H. D. Deve Gowda

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Haradanahalli Doddegowda Deve Gowda
12th Prime Minister of India
In office
1 June 1996 – 21 April 1997
President Shankar Dayal Sharma
Preceded by Atal Bihari Vajpayee
Succeeded by Inder Kumar Gujral
Minister of Home Affairs
In office
1 June 1996 – 29 June 1996
Preceded by Murli Manohar Joshi
Succeeded by Indrajit Gupta
Chief Minister of Karnataka
In office
11 December 1994 – 31 May 1996
Governor Khurshed Alam Khan
Preceded by Veerappa Moily
Succeeded by Jayadevappa Halappa Patel
Personal details
Born (1933-05-18) 18 May 1933 (age 81)
Haradanahalli, Mysore State, British India
(now in Karnataka, India)
Nationality Indian
Political party Janata Dal (Secular)
Other political
affiliations
Indian National Congress (Before 1962)
Independent (1962–1977)
Janata Party (1977–1988)
Spouse(s) Chennamma Deve Gowda
Children 4 sons(H.D. Balakrishne Gowda
H.D. Revanna
H.D.Kumaraswamy
Dr. H.D. Ramesh)
2 daughters[1]
Alma mater L V Polytechnic College
Religion Hinduism
Signature
Website hddevegowda.in
As of feb, 2012
Source: [[2][3]]

Haradanahalli Doddegowda Deve Gowda (born 18 May 1933)[3][4] was the twelfth Prime Minister of India (1996–1997) and the 14th Chief minister of the state of Karnataka (1994–1996).

He is a member of the 16th Lok Sabha representing the Hassan constituency of Karnataka and is the National President of the Janata Dal (Secular) party.[5] He is an influential leader of the Vokkaliga community and is popularly known as "Mannina maga" (Son of the soil) for espousing the cause of the farmers. Deve Gowda is known for his secular, anti-Caste and anti-Hindutva outlook.

Early life and education[edit]

Deve Gowda was born on 18 May 1933 in Haradanahalli village of Holenarasipura taluk, Hassan District, Karnataka. He earned his Diploma in Civil Engineering from Smt.L.V. Polytechnic, Hassan, Karnataka.[2] He married Smt. Chennamma and the couple have 4 sons and 2 daughters

His parents, Shri Dodde Gowda and Smt. Devamma were from a middle class agricultural background and is a vegetarian.[6][7] Hence, he was exposed to the hardships of farmers, early in his life and later became a champion of the farmers cause.[5]

Political career[edit]

Deve Gowda joined the Indian National Congress party in 1953 and remained its member until 1962.[8] During that period, He was the President of Anjaneya Cooperative Society of Holenarasipura and later became a Member of the Taluk Development Board, Holenarasipura taluk, Hassan.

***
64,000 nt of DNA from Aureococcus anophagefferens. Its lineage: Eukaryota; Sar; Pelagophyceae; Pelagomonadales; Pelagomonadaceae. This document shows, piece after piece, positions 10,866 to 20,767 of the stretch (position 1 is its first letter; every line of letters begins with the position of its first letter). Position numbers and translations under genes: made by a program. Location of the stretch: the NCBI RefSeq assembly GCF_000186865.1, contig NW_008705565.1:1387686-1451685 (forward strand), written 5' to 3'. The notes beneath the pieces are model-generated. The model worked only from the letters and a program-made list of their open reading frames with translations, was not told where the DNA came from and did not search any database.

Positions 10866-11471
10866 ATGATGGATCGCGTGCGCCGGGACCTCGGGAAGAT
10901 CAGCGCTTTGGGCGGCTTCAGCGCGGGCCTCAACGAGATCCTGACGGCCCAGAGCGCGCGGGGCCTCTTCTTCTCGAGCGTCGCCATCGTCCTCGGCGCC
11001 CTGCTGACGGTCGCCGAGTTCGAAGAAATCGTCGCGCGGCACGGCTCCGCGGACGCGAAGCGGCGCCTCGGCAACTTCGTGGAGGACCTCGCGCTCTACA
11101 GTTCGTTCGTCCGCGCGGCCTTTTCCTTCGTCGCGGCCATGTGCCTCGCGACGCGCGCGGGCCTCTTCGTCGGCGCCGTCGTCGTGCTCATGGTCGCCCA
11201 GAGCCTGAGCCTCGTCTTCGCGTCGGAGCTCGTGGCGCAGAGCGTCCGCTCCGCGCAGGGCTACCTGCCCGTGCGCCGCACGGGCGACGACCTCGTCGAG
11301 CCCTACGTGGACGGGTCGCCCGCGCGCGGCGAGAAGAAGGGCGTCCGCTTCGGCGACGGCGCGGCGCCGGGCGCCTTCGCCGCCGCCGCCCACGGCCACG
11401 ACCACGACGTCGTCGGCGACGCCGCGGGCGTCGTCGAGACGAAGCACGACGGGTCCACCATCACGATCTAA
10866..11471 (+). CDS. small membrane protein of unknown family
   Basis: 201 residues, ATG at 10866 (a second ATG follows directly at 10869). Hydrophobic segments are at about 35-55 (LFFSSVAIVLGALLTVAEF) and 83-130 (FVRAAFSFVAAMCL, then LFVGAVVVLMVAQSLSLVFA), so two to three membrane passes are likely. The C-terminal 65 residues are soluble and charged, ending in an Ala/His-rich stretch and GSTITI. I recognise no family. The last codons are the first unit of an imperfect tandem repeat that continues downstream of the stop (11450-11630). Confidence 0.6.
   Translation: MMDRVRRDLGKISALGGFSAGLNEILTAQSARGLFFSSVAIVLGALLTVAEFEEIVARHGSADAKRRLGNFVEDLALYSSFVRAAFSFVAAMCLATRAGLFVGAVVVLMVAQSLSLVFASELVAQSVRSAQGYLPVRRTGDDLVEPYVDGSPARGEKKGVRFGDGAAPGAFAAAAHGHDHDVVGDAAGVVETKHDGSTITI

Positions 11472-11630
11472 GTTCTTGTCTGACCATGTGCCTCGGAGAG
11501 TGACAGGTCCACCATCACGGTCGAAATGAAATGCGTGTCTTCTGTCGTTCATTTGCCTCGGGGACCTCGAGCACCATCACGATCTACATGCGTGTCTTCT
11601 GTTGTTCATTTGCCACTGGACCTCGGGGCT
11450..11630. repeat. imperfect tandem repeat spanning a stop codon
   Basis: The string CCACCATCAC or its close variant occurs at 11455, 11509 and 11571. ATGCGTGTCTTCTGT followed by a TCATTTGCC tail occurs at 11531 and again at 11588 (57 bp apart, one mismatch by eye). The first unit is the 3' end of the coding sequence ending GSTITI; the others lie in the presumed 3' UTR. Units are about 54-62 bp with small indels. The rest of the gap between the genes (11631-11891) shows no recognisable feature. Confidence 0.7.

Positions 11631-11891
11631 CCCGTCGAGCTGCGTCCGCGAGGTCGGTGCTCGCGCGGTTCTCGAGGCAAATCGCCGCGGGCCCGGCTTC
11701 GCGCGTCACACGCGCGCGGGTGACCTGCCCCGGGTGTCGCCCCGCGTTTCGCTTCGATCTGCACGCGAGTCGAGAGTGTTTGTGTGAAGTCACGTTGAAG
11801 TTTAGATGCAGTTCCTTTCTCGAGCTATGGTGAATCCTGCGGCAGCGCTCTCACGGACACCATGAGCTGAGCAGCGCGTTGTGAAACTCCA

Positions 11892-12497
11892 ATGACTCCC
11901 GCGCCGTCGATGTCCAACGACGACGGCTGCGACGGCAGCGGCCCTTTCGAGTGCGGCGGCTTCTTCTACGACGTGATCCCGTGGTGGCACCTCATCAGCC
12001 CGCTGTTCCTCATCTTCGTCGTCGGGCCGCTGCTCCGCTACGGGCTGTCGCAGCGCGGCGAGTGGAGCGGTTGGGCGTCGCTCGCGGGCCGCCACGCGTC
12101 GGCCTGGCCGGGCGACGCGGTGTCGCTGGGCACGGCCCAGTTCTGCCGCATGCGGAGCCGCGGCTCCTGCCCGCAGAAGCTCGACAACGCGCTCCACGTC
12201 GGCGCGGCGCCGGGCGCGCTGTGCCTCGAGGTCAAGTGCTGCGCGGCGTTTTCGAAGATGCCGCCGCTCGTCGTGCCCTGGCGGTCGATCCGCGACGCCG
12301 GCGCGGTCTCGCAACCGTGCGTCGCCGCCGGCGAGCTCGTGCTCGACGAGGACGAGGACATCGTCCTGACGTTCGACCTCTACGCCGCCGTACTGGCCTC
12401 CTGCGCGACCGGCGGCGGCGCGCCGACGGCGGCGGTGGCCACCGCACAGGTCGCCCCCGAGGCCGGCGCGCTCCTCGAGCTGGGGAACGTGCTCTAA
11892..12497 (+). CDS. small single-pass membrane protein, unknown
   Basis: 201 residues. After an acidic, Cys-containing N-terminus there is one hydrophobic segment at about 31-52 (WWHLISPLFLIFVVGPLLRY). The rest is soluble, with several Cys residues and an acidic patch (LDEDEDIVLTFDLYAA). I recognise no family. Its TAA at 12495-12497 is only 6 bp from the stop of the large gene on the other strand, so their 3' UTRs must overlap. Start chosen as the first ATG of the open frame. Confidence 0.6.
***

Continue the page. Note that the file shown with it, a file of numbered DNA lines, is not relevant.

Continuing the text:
In 1962, Deve Gowda was elected to the Karnataka Legislative Assembly from Holenarasipura constituency as an independent candidate. Later, He was elected from the same constituency to the Karnataka Legislative Assembly for six consecutive terms from 1962 to 1989. He joined the Congress(O) during the Congress split and served as the Leader of Opposition in the Assembly from March 1972 to March 1976 and again fron November 1976 to December 1977.[9] During the Emergency (1975–77), he was imprisoned in the Bangalore Central Jail.

Deve Gowda was twice the President of state unit of the Janata Party. He served as a minister in the Janata Party Government in Karnataka headed by Shri Ramakrishna Hegde from 1983 to 1988. He became President of the state unit of Janata Dal in 1994 and was the driving force behind the victory of the party in the 1994 State Assembly elections. He was elected from the Ramanagara constituency sworn in as the 14th Chief Minister of Karnataka in December 1994.

In January 1995, Deve Gowda toured Switzerland and attended the Forum of International Economists. His tour to Singapore, which brought in much needed foreign investment to the State, proved his business acumen.[8]

In the 1996 general elections, the Congress party headed by P.V. Narasimha Rao lost decisively but no other party won enough seats to form a government. When the United Front (a conglomeration of non-Congress and non-BJP regional parties) decided to form the Government at the Centre with the support of the Congress, Deve Gowda was unexpectedly chosen to head the government and became the 11th Prime Minister of India.[5] He took over as Prime Minister of India on 1 June 1996 and continued until 11 April 1997. Also, He was the Chairman of the Steering Committee of the United Front, the policy making apex body of all the constituents of the ruling front.[5]

He was nicknamed as Sleeping Gowda, due to his habit of napping in Lok Sabha and other official functions.[10][11] He is fluent in English.[12][13]

Janata Dal (Secular)[edit]

Deve Gowda inaugurating a function.